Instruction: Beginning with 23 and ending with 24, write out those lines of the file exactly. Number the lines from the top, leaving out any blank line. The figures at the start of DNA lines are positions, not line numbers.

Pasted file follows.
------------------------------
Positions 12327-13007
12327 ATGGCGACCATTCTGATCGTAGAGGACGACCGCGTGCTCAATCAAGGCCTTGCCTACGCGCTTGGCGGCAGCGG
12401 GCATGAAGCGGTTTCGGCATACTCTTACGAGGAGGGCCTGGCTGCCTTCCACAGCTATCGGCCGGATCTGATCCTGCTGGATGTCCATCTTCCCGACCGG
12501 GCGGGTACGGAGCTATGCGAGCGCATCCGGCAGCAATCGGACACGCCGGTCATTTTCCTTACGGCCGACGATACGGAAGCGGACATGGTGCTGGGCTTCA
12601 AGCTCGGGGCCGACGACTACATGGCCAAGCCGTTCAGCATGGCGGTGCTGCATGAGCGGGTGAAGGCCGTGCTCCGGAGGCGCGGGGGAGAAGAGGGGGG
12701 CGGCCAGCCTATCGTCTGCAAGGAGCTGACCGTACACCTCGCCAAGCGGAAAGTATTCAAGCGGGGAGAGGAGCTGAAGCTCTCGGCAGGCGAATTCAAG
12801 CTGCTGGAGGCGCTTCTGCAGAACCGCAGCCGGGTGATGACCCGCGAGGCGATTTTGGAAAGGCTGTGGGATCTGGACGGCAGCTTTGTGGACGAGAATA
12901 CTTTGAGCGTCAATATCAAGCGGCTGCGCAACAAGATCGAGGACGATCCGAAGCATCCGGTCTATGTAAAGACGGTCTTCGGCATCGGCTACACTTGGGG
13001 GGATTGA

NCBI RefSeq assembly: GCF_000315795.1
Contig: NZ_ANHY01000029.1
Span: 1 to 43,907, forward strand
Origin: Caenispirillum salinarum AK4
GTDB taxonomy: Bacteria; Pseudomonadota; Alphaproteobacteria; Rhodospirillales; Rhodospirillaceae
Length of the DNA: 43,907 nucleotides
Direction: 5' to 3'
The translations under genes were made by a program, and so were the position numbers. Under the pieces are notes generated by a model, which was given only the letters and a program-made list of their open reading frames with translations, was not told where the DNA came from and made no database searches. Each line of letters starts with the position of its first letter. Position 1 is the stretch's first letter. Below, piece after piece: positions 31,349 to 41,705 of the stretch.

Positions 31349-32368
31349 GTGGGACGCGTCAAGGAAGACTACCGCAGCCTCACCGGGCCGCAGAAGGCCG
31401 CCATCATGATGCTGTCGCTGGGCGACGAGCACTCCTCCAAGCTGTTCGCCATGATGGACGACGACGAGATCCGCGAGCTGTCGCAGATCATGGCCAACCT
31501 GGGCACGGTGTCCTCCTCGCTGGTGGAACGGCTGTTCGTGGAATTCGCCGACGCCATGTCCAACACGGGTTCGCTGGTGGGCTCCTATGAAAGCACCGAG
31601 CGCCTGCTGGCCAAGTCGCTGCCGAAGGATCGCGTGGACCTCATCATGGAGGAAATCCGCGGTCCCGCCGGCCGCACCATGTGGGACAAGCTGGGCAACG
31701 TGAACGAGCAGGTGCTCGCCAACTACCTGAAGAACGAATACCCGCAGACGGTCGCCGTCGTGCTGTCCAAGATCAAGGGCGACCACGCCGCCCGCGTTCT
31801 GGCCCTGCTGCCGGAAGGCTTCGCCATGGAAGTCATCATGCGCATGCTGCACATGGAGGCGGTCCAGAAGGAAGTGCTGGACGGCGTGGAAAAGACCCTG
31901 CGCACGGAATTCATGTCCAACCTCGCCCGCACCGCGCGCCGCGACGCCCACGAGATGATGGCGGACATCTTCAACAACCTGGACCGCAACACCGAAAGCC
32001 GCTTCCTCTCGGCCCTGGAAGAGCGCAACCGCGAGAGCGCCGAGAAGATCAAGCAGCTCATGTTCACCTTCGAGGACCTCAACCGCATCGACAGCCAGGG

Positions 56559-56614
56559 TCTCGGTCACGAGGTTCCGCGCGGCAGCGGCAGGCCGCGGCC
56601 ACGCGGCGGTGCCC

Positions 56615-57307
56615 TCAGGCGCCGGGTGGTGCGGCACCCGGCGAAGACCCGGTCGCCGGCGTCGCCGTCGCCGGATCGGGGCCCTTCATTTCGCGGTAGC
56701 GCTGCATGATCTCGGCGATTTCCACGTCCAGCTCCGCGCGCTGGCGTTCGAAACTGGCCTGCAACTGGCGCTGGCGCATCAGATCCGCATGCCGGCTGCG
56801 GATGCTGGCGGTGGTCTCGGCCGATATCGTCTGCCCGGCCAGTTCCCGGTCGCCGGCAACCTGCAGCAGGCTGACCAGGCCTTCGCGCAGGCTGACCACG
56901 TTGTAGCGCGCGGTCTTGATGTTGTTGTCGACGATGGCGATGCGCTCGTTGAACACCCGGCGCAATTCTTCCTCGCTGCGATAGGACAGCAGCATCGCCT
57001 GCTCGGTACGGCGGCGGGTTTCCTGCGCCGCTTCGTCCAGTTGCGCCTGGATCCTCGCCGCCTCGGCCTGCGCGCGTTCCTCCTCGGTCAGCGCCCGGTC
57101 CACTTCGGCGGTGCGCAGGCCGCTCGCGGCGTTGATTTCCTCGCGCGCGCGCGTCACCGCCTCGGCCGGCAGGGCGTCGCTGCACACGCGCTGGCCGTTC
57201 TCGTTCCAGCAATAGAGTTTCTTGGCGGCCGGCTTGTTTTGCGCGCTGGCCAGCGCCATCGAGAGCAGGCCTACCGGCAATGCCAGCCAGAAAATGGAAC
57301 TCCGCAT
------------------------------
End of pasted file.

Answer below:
31701 TGAACGAGCAGGTGCTCGCCAACTACCTGAAGAACGAATACCCGCAGACGGTCGCCGTCGTGCTGTCCAAGATCAAGGGCGACCACGCCGCCCGCGTTCT
31801 GGCCCTGCTGCCGGAAGGCTTCGCCATGGAAGTCATCATGCGCATGCTGCACATGGAGGCGGTCCAGAAGGAAGTGCTGGACGGCGTGGAAAAGACCCTG